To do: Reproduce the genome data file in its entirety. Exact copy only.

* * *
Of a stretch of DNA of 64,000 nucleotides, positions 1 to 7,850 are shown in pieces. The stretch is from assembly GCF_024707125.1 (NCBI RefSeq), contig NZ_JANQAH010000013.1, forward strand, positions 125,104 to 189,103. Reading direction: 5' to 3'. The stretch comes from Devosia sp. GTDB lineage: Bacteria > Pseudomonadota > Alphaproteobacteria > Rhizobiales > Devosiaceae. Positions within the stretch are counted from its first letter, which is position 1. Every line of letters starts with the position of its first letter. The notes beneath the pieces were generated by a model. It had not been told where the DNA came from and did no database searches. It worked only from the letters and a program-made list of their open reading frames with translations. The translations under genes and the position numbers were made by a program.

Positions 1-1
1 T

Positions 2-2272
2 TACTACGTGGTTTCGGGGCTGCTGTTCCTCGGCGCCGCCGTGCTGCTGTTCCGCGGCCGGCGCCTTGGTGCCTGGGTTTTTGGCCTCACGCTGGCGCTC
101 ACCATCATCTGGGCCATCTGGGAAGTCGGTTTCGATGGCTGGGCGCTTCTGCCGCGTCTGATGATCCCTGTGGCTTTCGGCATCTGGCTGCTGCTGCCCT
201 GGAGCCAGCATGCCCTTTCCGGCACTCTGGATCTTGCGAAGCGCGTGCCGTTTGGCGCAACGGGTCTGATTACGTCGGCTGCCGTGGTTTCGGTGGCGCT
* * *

Of a stretch of DNA of 64,000 nucleotides, positions 1 to 7,850 are shown in pieces. The stretch is from assembly GCF_024707125.1 (NCBI RefSeq), contig NZ_JANQAH010000013.1, forward strand, positions 125,104 to 189,103. Reading direction: 5' to 3'. The stretch comes from Devosia sp. GTDB lineage: Bacteria > Pseudomonadota > Alphaproteobacteria > Rhizobiales > Devosiaceae. Positions within the stretch are counted from its first letter, which is position 1. Every line of letters starts with the position of its first letter. The notes beneath the pieces were generated by a model. It had not been told where the DNA came from and did no database searches. It worked only from the letters and a program-made list of their open reading frames with translations. The translations under genes and the position numbers were made by a program.

Positions 1-1
1 T

Positions 2-2272
2 TACTACGTGGTTTCGGGGCTGCTGTTCCTCGGCGCCGCCGTGCTGCTGTTCCGCGGCCGGCGCCTTGGTGCCTGGGTTTTTGGCCTCACGCTGGCGCTC
101 ACCATCATCTGGGCCATCTGGGAAGTCGGTTTCGATGGCTGGGCGCTTCTGCCGCGTCTGATGATCCCTGTGGCTTTCGGCATCTGGCTGCTGCTGCCCT
201 GGAGCCAGCATGCCCTTTCCGGCACTCTGGATCTTGCGAAGCGCGTGCCGTTTGGCGCAACGGGTCTGATTACGTCGGCTGCCGTGGTTTCGGTGGCGCT